Focus is like meatloaf and mashed potatoes—solid, satisfying and filling but no “wow” factor. Sure, Will Smith is a box office giant who we all love. And Margot Robbie is unbelievably gorgeous (and talented). The trailers for Focus hinted at something special. But, alas, that is not the result.
This story of con men and women is told in three acts: Nicky (Smith) meets Jess (Robbie) in a hotel restaurant in NYC. He shares tips on picking pockets, advising her to shift a mark’s focus somewhere other than where the watch, ring, wallet, purse, etc. is being lifted.
Act two takes them to New Orleans for the “big game” in the Superdome. (The film takes special care not to mention the NFL, its teams or trademarks. The game, by the way, features the Miami Sharks versus the Chicago Threshers.) Jess joins the team of crooks who reap a major haul. Meanwhile, the duo’s relationship heats up.
Nicky and Jess attend the game in the luxury suite of a wealthy Chinese businessman (B.D. Wong) who they engage in a series of risky bets. Nicky keeps losing and the businessman keeps raising the stakes. The scheme concocted to dictate the outcome of the final bet is ludicrous, as is carrying over a million in cash to a football game in a satchel.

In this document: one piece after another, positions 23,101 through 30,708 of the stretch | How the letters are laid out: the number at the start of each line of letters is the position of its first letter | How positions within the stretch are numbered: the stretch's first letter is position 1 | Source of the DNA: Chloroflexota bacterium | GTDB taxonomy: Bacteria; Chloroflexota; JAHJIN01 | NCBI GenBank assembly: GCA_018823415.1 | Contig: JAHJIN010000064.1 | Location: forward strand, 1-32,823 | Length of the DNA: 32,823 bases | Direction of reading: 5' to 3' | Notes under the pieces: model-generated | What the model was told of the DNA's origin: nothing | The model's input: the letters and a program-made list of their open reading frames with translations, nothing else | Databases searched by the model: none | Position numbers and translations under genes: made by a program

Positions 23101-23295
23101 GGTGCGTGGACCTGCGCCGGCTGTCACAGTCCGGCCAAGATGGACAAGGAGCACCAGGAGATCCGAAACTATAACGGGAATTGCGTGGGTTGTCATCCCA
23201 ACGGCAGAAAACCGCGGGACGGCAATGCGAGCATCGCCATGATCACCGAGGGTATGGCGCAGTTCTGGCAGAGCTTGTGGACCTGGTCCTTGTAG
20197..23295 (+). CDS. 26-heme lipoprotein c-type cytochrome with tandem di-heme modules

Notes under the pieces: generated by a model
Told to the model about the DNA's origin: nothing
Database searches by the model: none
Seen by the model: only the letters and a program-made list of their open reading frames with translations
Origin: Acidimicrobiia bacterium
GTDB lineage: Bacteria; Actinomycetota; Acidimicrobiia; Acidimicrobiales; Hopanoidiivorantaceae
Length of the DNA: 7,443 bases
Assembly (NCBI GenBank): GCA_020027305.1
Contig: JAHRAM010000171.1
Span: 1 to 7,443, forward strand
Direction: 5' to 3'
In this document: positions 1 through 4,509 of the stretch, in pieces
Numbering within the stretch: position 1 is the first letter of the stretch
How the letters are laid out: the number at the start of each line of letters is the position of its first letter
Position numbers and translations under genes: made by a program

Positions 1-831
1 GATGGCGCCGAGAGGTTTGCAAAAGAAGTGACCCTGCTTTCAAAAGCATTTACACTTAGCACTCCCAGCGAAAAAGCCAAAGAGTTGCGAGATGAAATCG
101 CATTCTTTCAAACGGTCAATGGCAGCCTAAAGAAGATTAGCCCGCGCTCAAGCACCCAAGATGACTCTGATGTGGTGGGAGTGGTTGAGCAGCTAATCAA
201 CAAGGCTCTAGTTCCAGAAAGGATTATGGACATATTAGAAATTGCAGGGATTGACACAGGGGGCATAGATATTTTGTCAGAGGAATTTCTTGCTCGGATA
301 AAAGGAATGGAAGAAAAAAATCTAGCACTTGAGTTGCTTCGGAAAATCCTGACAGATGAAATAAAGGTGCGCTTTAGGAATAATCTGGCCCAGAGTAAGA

Act three happens three years later in Buenos Aires where Nicky is involved in a scam to steal software from one auto racing team and sell it to each of the other teams. At a reception Nicky acts surprised to see Jess hanging out with race car driver Garraga (Brazilian actor Rodrigo Santoro) whose software is about to be compromised. Likable TV mainstay Gerald McRaney has a significant role in this third act.
In your better confidence scheme movies, the reveals tend to elicit a “Whoa!” from the viewer. In Focus, the reveals made me say (to myself), “Hmmm. How about that?”
It’s certainly great to see Will Smith redeem himself following his After Earth vanity project. And Margot Robbie keeps the momentum she created in Wolf of Wall Street going. Focus is a decent movie, though not a mind-blower. Set your bar at mid-level and your expectations will be met.